Beecroft-Cheltenham History Group

Beryl Simes Smith [1]

Beryl Smith was Headmistress of Cheltenham Girls High School between 1971 and 1976. Gifted, kind and generous, warm and loving to family and friends, and yet also uncompromisingly firm.

Beryl was born into a loving Christian family at Auburn, the Sydney suburb, on 17 May 1918. Her father was the Reverend V T Smith a Methodist Minister and her mother Edith (nee Simes). She was the youngest of a family of three. As the daughter of a Methodist minister she had a peripatetic childhood and education before completing her Leaving Certificate in 1935 at Fort Street Girls High School.

While she initially wished to study geology or pharmacy at Sydney University she was advised against this - as both led to careers thought to be unsuitable at the time for women. Instead she graduated with second class honours in chemistry. After obtaining her Diploma in Education in 1940 she commenced her career as a teacher, teaching at Narrandera, Albury, Armidale and Maitland before becoming Science Mistress at North Sydney Girls. She was then Deputy Principal at Blacktown Girls for just on two decades before appointment as Principal at Cheltenham – her last appointment before retirement. While at Blacktown she had been offered an appointment to her old school, Fort Street, but turned it down - wishing to continue teaching girls in western Sydney.

Outside of work, her life centred for many years on her church and her family and her friends. She became an accredited local preacher in 1951. She remained interested in photography, bushwalking, travel and her garden.

At Cheltenham Girls High she encouraged the growth of art. She introduced the tradition of holding the annual speech/presentation day (at its related Pink Train journey) at the Opera House. But beyond this, she will be remembered for her formality: seeking to make the girls, as she said to them, like Priscilla and Prunella – two Royal Doulton figurines to be found in a large china cabinet that she installed in the front foyer and filled with Lalique as well as Royal Doulton figurines. Related to this was her relentless pursuit of high standards of decorum amongst the girls at the school. She was notorious for driving slowly down Beecroft Road, causing traffic to bank behind her, as she checked that the girls walking to school were suitably attired in their hats and gloves. One story, repeated in the eulogy given by her nephew at her funeral, was of the time when she made an announcement over the school’s public address system that as she had driven past Epping railway station that morning she had seen a girl in school uniform kissing a boy from Epping Boys High School. She required that girl to go immediately to her office. When she checked outside her office, so the story was told, over forty girls were there. A contemporary (but anonymous) source verified this story although didn’t remember 39 girls in the queue!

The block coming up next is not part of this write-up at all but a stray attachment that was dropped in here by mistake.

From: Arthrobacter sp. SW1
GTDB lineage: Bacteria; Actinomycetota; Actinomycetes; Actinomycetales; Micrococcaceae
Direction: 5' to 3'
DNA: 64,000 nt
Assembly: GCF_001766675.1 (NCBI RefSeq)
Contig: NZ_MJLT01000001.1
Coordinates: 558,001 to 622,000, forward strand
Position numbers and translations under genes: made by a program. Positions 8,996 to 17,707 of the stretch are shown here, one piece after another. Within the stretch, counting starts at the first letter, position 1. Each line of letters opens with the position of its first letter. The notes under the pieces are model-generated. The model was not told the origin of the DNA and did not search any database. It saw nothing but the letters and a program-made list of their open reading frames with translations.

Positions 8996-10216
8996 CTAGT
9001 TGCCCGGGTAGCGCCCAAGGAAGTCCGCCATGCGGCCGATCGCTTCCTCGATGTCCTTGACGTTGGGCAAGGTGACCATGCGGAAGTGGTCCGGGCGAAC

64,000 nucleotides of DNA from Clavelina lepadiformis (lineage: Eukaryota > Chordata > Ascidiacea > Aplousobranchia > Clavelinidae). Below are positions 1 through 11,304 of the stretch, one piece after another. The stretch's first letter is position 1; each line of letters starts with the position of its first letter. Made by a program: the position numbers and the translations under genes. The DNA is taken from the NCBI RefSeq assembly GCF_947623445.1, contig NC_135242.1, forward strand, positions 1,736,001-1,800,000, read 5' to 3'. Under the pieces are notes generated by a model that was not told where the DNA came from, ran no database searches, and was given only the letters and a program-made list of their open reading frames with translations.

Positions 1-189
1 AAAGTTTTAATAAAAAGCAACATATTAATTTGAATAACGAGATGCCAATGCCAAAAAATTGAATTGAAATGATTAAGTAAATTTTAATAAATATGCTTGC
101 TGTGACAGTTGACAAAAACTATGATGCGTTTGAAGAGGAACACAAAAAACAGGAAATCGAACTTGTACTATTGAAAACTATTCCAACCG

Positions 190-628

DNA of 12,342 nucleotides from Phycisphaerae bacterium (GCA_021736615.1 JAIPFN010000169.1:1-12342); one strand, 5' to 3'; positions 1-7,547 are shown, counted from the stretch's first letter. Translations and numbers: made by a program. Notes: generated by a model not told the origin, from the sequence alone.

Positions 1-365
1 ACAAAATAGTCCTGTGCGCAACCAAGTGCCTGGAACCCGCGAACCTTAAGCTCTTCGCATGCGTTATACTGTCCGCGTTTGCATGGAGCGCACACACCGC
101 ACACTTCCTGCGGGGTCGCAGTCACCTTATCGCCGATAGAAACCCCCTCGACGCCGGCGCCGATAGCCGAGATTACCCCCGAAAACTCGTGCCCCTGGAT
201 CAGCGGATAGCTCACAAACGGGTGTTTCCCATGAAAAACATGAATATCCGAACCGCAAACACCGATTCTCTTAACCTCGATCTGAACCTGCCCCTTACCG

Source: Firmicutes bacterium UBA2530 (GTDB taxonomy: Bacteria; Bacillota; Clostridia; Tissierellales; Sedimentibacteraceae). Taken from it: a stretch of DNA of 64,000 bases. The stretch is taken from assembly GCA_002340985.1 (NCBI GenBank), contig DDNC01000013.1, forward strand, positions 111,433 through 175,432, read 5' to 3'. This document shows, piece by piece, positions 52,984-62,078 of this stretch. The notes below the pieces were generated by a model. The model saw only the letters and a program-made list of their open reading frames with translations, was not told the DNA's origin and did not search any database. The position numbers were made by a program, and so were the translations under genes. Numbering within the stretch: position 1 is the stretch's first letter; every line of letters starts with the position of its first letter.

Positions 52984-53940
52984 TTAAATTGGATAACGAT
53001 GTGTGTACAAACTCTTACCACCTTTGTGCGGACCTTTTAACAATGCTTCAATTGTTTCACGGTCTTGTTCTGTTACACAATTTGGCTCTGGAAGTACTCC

For individual students who needed special assistance, Miss Smith was supportive of their efforts and of great assistance and kindness to their families.

In 1968 she wrote in a school magazine: “if you want something intensely enough, whether it be a bicycle or a car, tertiary education or an overseas scholarship, you will get it … if you are prepared to back ambition with effort ... Remember that what you achieve by your own efforts is doubly your own, because it has the bonuses of confidence and strength and experience, sometimes more valuable than the achievement itself.”

After living at Westleigh for over 45 years she spent her last years in a nursing home in Canberra near family. She never married as “there seemed to be no time.” Her funeral at Epping Uniting Church concluded with the hymn “O Lord my God how great thou art.”

 

 

[1] Compiled from the eulogy delivered by her nephews John and Rob Smart together with obituaries in Cheltenham Old Girls Association Newsletter (2015) Vol 1 No 1; Northern District Times 7 January 1915; Sydney Morning Herald 1 June 2015 and a source who wishes to remain anonymous.

 

 

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